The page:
In the last two centuries, economies throughout the developed world have been able to achieve higher levels of sustained economic growth by transferring agricultural to industrial labour through the use of fossil fuels for motive power, the improvement of mechanically based technologies of mass production, and the establishment of new forms of social organization - a primary example being the factory. The basis for this sustained growth was the realization of much higher productivity in industry than had been possible in agriculture.... Agriculture itself was transformed beginning in the 19th century through the use of fossil fuels, originally for transportation, and subsequently for uses such as irrigation, and chemical fertilizer.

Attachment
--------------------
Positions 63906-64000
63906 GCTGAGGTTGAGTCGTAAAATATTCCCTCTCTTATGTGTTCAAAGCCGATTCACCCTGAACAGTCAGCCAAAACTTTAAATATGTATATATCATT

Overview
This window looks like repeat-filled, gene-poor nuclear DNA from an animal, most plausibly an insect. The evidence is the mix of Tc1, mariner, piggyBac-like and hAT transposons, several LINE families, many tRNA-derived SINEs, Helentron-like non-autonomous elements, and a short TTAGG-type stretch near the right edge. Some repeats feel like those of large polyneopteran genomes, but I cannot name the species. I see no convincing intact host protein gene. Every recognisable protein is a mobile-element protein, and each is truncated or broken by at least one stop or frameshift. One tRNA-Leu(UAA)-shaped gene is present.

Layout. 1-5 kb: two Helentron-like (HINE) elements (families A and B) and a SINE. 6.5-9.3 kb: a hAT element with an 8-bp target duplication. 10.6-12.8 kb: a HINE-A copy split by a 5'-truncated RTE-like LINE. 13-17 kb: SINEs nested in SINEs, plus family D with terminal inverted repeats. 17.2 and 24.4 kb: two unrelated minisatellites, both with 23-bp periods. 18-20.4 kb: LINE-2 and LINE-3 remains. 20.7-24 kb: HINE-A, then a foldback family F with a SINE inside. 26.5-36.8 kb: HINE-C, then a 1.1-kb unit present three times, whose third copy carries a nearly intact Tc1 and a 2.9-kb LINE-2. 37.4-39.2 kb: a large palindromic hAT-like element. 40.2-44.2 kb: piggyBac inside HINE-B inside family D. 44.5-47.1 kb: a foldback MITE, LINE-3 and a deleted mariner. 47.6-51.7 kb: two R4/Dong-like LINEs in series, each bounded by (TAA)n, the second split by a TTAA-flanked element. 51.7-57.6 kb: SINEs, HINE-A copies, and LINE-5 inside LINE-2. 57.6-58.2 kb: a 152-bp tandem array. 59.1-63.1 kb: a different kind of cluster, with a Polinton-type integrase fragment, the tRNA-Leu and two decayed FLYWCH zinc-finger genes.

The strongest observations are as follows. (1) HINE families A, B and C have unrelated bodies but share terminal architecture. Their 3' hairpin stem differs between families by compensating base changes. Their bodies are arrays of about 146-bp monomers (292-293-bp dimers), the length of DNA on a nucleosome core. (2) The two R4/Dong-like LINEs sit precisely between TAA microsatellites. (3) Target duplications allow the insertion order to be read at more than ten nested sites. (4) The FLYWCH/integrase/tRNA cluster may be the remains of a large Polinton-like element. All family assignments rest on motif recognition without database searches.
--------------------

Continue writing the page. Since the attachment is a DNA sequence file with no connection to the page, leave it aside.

In the advanced industrial nations, most of these gains had been realized by the first half of the 20th century. The developing nations, for many reasons, have experienced difficulties in fully entering this process.

The promise of information and communication technologies for addressing manufacturing productivity in developing nations is that substantial advances would allow expansion of industrial output. If large enough this could substantially influence the creation of employment and the creation of wealth. Because ICTs are often labour-saving, a large increase in output is necessary to raise the derived demand for labour - otherwise their impact may be the negative one of reducing the need for labour.